Nonetheless, the civilian side had shown some signs of being willing to live with normalization. In April, the Sudanese cabinet abolished a 63-year-old Israel boycott law. And last month, Sudanese authorities seized assets of companies linked to Hamas.
Even more dramatically, earlier this month a senior civilian official showed he was willing to meet with Israelis and have his picture taken, when Sudanese Justice Minister Nasredeen Abdulbari met with Regional Affairs Minister Issawi Frej and Deputy Foreign Minister Idan Roll while visiting the United Arab Emirates.
That same minister is now under arrest at the hands of the military.
Though his arrest, and the coup in general, have nothing to do with Israel, they will make the painfully slow normalization process even slower.
“With this type of political instability,” said Bassist, “it’s hard to see how they can move forward toward normalization, just as Sudan can’t make progress on other important things.”
Not only will the unrest delay normalization, it may also concern Israel for other reasons.
“Stability around the Red Sea and east Africa is extremely important for Israel, and it’s important there is stable rule there,” Koren said, noting that the US and Europe were also worried by the prospect of prolonged fighting over the country.
“At the end of the day,” he said, “domestic stability in Sudan means stability in the region, one of most strategically important regions in the world.”
Cairo and the coup
Israel has thus far remained silent about Sudan, refusing to weigh in on the record regarding the coup or what it could mean for normalization.
While the Biden administration remains committed to the Abraham Accords, it has also sought to convey its displeasure with military leaders over the coup, announcing the halt of $700 million in emergency assistance to Sudan and calling for the release of all jailed civilian officials.
US Secretary of State Antony Blinken reported that he spoke with Hamdok on Tuesday, shortly after he was freed, the first high-level contact the US has had with Sudan since the coup and the suspension of aid. Blinken emphasized that the US supports a civilian-led transition to democracy in Sudan, a State Department statement said.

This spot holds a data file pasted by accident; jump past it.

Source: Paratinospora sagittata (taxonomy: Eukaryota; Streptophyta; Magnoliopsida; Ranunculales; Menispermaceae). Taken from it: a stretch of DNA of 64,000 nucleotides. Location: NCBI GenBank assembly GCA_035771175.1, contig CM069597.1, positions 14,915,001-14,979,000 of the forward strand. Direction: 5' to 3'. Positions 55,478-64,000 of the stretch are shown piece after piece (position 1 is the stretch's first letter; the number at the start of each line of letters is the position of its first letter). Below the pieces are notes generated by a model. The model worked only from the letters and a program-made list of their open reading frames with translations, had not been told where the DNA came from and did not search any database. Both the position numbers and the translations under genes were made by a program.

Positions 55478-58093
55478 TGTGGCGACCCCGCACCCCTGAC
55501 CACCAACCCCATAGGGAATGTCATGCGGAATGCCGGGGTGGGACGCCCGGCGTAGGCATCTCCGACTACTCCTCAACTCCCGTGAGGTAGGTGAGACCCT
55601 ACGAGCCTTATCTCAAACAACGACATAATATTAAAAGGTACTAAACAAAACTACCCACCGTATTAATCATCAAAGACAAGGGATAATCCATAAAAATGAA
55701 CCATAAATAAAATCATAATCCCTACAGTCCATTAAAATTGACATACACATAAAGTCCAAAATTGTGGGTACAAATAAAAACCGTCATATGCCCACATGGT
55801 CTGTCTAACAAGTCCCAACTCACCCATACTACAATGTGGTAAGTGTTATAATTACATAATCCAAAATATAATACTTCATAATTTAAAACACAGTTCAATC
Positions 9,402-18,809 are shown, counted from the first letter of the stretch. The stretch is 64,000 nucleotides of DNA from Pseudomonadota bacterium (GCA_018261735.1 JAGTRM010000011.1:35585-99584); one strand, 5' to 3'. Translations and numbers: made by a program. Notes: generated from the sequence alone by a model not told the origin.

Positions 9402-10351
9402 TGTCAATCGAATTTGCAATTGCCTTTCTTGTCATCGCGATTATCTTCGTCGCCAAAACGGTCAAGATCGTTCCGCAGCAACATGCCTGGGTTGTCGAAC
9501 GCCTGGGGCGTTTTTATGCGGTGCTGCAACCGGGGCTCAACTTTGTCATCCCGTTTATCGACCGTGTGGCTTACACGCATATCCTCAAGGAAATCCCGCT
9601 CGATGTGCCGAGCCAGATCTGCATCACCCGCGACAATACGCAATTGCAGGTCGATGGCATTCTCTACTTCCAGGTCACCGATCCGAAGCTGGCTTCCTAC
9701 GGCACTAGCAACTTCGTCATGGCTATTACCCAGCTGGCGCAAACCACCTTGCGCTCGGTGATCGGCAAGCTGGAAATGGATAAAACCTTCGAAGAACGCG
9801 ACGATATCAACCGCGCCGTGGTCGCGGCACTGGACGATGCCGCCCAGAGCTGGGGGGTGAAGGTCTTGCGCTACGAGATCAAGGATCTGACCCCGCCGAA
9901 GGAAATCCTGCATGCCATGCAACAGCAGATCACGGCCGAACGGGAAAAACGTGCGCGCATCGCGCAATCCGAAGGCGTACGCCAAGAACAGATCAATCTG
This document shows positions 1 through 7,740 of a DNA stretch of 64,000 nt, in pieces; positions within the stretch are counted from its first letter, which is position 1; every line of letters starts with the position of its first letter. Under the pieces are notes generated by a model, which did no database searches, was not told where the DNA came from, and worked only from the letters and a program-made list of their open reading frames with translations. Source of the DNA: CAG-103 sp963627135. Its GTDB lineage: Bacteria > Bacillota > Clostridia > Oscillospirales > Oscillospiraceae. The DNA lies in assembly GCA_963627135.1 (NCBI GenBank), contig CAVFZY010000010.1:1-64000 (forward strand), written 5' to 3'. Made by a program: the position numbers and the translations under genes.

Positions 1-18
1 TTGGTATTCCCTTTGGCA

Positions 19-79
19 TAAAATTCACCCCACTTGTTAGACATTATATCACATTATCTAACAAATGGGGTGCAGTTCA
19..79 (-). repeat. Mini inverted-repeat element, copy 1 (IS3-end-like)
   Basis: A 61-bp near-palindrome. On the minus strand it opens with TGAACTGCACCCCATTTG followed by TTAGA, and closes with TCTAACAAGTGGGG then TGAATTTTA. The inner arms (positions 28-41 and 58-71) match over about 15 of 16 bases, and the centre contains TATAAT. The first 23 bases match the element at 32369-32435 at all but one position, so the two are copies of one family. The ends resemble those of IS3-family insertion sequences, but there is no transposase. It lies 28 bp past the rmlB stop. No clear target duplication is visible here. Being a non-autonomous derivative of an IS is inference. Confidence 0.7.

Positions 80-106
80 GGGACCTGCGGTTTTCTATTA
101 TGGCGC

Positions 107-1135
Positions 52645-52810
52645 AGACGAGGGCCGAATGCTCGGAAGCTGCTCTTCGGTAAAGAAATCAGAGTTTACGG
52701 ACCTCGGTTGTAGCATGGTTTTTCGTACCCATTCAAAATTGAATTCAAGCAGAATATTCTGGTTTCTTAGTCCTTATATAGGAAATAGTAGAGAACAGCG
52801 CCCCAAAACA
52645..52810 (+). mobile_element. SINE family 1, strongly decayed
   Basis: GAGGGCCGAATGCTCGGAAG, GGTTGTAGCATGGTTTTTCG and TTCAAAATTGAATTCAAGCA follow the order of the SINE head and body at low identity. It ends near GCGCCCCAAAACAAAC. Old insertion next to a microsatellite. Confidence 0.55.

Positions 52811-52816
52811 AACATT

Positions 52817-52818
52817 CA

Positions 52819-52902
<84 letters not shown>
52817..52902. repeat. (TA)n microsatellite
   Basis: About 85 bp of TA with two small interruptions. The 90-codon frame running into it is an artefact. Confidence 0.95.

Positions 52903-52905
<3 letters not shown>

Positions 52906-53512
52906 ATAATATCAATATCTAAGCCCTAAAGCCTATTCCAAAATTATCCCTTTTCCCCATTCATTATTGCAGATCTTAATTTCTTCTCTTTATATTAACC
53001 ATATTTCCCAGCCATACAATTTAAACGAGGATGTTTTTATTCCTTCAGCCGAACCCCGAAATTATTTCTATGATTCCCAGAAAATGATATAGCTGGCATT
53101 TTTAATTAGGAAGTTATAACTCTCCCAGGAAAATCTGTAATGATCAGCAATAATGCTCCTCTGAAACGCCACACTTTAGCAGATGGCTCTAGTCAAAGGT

But Egypt and the United Arab Emirates, which are thought to play key roles in normalization efforts, appear to at least tacitly support the coup.
Burhan trained in Egypt’s military college and has made multiple visits since 2019 to the Emirates’ de-facto ruler, Abu Dhabi crown prince Sheikh Mohammed bin Zayed Al Nahyan.
Both countries avoided criticizing Monday’s coup, calling instead for calm and dialogue.
“It’s known that the military part of the Sudanese government is strongly supported by the UAE and the Egyptians,” noted Krasna, who argued that Cairo wields so much influence in Sudan that it’s possible Burhan took power with Egypt’s tacit approval.
“While the Egyptians may not yet play the regional role that they may assign themselves, certainly regarding Sudan they are the heavyweight,” he said. “It’s hard for me to imagine they would have gone through with this without at least touching base with their major supporter, their financial supporter on the one hand and political supporter on the other.”
The Gulf states have been major donors to Sudan since Burhan and Dagalo shifted Sudan away from Iran, and Sudanese forces have been dispatched to Yemen to fight with the Saudi-led coalition against Iranian-aligned Houthi rebels.
“There’s a general preference for a strong military leader who is very transactional. That fits Gulf interests more than a democratic government,” said Cameron Hudson, a former US State Department official and Sudan expert at the Atlantic Council’s Africa Center.
“They’re fearful of what an Arab Spring success story looks like,” he said, referring to the uprisings in 2011 that helped inspire the Sudanese protests.
Israel, which has shown a willingness to deal with authoritarians across the region in the past, will likely continue to stay out of the fray, seeing little profit in loudly backing either side, especially with normalization still on the table.
But while the coup has put the process on the backburner, at some point Sudan’s rulers are expected to have the bandwidth to make progress on ties with Israel, with the backing of Egypt and the UAE.
“I assume that they are leaving space to improve relations and move things forward,” said Koren, “but we’ll need to wait a little and see how things develop.”
AP and Aaron Boxerman contributed to this report.